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Nonprofits use grant to represent immigration defendants

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One permanent U.S. resident is among the people receiving free legal aid under a $250,000 agreement between Hennepin County and three nonprofit organizations that began screening and representing immigrant detainees earlier this month.

Mid-Minnesota Legal Aid attorneys say they've screened 28 people so far in October. They, along with the Immigrant Law Center of Minnesota and the Advocates for Human Rights, have taken in six cases. The detainees are all at the Sherburne County Jail, which houses a large number of immigrant detainees.

"It's kind of a randomized selection of cases that are accepted that qualify for the grant," said Peggy Russell, managing attorney with Mid-Minnesota Legal Aid. "People are desperate. They're at the Sherburne County jail and most of the detainees really have no idea what the immigration process even is."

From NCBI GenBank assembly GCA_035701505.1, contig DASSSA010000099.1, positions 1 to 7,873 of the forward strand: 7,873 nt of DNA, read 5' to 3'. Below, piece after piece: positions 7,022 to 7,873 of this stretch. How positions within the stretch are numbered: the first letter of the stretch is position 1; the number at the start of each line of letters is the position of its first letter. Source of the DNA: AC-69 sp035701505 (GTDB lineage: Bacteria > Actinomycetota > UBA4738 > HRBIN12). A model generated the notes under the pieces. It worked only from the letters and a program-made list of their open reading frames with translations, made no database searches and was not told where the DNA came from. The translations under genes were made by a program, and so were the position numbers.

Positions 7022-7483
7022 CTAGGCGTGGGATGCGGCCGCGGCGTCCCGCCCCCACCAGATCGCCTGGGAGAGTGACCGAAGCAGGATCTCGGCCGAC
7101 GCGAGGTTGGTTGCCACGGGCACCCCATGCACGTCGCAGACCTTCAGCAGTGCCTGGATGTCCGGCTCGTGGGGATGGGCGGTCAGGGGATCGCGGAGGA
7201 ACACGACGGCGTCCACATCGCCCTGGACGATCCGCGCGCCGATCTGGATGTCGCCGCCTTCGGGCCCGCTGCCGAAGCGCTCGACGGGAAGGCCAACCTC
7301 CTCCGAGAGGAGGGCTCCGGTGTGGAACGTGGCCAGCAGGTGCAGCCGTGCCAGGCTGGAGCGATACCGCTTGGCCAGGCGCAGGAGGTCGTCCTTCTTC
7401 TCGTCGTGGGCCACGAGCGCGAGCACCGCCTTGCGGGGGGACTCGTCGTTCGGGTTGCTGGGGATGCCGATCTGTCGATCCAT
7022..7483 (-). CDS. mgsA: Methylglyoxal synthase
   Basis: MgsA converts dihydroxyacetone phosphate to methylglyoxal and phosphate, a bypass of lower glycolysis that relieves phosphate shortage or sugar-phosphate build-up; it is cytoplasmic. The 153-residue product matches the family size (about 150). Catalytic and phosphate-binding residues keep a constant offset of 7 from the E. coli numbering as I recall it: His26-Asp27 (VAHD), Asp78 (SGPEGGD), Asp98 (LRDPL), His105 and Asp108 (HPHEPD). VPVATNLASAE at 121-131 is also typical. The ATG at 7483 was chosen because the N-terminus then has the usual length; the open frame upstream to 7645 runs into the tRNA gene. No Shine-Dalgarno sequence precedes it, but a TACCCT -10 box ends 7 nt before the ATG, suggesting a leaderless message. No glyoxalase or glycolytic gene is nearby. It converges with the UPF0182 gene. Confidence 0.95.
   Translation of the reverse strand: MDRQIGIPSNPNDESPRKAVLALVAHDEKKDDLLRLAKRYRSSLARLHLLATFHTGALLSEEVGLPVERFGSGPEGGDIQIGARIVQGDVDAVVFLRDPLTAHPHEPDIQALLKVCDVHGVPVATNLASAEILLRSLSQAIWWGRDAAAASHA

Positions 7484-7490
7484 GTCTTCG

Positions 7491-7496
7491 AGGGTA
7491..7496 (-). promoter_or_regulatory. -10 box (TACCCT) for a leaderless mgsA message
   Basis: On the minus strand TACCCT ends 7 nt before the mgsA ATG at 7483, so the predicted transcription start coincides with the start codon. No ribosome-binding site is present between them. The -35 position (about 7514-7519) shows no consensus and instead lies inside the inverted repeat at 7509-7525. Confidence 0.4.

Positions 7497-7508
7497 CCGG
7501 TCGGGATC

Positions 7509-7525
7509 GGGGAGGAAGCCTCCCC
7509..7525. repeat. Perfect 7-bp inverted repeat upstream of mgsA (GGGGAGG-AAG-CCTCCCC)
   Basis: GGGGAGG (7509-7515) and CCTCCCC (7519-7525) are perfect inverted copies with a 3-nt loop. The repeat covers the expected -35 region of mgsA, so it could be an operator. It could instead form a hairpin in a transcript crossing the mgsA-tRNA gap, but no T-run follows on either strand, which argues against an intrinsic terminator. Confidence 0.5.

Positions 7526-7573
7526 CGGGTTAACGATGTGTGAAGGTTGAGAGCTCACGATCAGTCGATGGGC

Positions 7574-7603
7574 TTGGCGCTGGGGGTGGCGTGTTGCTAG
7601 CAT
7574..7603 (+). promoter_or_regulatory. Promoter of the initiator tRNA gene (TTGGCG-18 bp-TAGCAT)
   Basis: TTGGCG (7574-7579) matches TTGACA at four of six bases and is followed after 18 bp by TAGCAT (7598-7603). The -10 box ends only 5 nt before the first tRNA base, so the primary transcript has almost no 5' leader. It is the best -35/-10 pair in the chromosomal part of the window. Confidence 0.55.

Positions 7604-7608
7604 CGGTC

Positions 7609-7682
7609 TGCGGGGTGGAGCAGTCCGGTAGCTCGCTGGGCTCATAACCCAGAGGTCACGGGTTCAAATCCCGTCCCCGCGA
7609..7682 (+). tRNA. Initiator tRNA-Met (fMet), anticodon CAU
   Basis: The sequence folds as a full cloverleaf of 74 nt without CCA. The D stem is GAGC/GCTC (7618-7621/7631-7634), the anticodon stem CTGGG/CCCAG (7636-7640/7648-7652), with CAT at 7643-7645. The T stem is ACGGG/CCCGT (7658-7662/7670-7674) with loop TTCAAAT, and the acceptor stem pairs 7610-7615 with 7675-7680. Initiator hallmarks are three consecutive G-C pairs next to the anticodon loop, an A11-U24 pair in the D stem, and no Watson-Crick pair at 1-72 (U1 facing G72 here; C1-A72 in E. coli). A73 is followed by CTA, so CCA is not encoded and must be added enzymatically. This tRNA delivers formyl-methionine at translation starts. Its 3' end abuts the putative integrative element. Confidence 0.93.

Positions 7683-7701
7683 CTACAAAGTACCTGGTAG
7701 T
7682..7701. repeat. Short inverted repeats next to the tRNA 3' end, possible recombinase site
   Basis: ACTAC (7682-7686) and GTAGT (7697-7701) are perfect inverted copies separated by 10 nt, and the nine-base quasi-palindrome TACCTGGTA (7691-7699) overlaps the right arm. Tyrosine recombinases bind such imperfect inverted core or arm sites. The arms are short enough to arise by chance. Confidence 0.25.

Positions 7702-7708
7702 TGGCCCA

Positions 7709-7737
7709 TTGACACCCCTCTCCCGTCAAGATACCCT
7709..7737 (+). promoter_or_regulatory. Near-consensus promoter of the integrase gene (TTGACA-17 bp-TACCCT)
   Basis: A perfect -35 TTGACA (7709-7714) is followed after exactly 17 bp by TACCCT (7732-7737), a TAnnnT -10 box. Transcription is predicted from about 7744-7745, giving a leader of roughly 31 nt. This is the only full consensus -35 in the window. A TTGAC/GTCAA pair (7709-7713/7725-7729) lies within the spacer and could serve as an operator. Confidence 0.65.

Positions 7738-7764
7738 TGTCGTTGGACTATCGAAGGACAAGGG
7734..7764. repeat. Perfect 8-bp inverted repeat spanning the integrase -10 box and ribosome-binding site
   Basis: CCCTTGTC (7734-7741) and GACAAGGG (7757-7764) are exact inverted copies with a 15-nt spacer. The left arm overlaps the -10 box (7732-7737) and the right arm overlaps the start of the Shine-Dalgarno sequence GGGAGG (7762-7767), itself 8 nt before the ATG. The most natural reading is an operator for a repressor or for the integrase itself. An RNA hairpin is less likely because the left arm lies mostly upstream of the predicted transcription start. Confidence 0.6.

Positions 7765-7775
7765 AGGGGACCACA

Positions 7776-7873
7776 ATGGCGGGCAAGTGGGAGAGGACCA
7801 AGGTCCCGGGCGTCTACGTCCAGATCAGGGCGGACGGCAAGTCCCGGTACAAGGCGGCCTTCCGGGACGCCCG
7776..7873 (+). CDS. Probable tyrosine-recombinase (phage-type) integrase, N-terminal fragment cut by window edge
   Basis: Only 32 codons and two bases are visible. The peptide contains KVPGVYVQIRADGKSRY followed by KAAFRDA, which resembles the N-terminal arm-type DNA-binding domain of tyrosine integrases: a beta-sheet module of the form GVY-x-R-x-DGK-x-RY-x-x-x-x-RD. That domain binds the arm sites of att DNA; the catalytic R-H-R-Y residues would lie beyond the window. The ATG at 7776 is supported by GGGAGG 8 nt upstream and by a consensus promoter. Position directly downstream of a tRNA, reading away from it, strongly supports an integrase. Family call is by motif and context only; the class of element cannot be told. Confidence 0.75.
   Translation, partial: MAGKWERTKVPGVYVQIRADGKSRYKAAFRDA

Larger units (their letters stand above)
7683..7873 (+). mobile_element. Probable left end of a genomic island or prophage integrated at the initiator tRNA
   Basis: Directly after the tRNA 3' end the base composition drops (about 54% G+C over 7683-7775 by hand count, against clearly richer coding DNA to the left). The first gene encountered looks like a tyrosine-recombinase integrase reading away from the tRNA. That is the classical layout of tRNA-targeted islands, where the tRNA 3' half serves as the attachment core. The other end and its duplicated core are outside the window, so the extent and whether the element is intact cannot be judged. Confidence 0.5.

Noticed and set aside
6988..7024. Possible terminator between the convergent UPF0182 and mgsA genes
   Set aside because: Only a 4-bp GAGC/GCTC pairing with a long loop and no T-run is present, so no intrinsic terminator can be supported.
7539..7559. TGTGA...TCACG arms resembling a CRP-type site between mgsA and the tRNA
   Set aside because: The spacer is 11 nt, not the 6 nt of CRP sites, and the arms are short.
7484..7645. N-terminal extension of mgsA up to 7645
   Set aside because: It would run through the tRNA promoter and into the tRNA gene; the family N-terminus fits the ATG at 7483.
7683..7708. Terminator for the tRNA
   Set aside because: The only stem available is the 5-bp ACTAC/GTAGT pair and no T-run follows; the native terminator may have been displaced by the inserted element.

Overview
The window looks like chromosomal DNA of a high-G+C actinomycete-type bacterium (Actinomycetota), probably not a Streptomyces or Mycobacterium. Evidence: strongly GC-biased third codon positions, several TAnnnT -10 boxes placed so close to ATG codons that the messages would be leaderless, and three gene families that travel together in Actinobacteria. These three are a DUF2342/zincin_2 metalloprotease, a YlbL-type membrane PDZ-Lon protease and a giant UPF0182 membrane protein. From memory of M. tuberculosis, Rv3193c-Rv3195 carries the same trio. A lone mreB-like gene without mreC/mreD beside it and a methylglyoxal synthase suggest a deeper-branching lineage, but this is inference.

The cases include cancellation of removal, asylum and a voluntary departure case, which involves a person who's agreed to leave the country but needs financial help to do so.

The agreement calls for universal representation, meaning attorneys represent anyone who qualifies regardless of the merits of a case. But it gives preference to people who were transferred from the Hennepin County jail to Immigration and Customs Enforcement custody.

Anne Carlson, an attorney with Mid-Minnesota Legal Aid, said one permanent resident currently in ICE custody sought legal help to argue against deportation.

"Permanent residents can be detained if they are subject to removal based on crimes or fraud or for whatever reason," she said. "So if the government has a legal reason to deport them, they're often detained."

Hennepin County commissioners approved the legal defense fund in August. Immigrant advocates and local elected officials had been trying to find ways to interfere with local law enforcement's cooperation with ICE.

"As practitioners, especially in the last two years, we've seen a really growing need for this kind of work," Carlson said. "We witness first hand, every day, the impact that detention has on clients and their families. And the threat of removal or deportation is very real for people."